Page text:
According to the election commission, the package of amendments received at least 50 percent support in almost every region of the country. It said the Republic of Tyva polled the highest support — almost 97 percent. The Nenets autonomous region was the only one to reject the amendments, results showed, with about 53 percent voting no.

Some officials said the rejection by Nenets is likely the result of residents not wanting to unify with the Arkhangelsk region, which was one of the amendments in the package.

Putin has said that he may take part in 2024 presidential poll. If he ran for another term after that, he would be 84 by the time his final term expired.

Putin’s critics, law experts, opposition politicians, and civil rights activists have described the amendments as a “constitutional coup.”

In addition to enabling Putin to seek additional terms, the amendments would broaden the powers of the parliament in the formation of the government and redistribute some authority among various government structures.

They also explicitly state the priority of Russian law over international law, ban same-sex marriages, describe a “belief in God” as a core national value, define the Russian language as “the language of the state-forming ethnicity,” and make it “impossible to alienate parts of the Russian Federation.”

The vote comes amid growing discontent in Russia over the economic consequences of the coronavirus pandemic, and as polls have shown a decline in Putin’s popularity in recent years. His approval rating sank to a low of 59 percent during the spring, according to the independent Levada Center polling agency.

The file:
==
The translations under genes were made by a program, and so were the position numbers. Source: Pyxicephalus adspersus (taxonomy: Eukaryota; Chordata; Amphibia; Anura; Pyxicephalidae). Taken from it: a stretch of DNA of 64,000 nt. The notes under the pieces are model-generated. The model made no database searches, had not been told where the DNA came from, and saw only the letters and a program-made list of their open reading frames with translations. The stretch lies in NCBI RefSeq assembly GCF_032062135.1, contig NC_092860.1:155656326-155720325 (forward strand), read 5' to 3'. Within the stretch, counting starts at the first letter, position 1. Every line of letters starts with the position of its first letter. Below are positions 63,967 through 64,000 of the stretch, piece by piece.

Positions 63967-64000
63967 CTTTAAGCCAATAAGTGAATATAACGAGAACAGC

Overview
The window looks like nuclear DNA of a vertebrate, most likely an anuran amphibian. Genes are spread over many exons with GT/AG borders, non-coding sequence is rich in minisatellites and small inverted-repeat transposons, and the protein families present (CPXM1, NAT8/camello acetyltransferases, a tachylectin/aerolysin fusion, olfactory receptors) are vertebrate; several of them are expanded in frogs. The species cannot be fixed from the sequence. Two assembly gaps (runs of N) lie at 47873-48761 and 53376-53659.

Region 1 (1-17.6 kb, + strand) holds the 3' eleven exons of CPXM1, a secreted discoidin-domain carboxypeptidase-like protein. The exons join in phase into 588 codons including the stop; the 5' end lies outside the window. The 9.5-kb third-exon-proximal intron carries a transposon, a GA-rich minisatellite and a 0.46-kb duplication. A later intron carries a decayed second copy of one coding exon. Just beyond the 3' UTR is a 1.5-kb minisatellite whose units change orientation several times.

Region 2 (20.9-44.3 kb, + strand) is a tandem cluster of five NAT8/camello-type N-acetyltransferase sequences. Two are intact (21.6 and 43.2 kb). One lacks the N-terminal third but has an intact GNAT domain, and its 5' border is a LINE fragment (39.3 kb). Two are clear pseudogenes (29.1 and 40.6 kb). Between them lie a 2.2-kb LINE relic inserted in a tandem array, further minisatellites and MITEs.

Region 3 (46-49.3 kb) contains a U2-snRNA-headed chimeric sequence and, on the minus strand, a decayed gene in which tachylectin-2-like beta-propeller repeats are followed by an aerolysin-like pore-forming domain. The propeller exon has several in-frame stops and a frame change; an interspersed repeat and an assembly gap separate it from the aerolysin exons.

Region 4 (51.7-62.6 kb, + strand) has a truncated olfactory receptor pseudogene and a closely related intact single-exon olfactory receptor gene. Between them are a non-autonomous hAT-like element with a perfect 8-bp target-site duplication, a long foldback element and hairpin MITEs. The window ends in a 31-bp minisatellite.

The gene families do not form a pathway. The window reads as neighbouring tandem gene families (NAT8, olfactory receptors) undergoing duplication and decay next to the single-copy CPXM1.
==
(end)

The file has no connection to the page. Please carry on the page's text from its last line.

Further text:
Putin, a longtime KGB officer during the Soviet era, has been president or prime minister since 1999.

His supporters credit him with strengthening the country and its economy after the collapse of the Soviet Union and the crises of the 1990s.

Critics say he has weakened democratic institutions, marginalized political opponents, stifled criticism, and allowed corruption to flourish.

The EU also criticized an amendment of the reform that gave Russian law primacy over its international commitments, which defied the decisions of the European Court of Human Rights, of which Moscow is a signatory.

“We expect Russia, regardless of any amendments to this constitution, to live up to its international obligations,” EU spokesman Stano said, adding that the bloc did not recognize any voting that was held in Crimea, which has been annexed by Russia, and eastern Ukraine.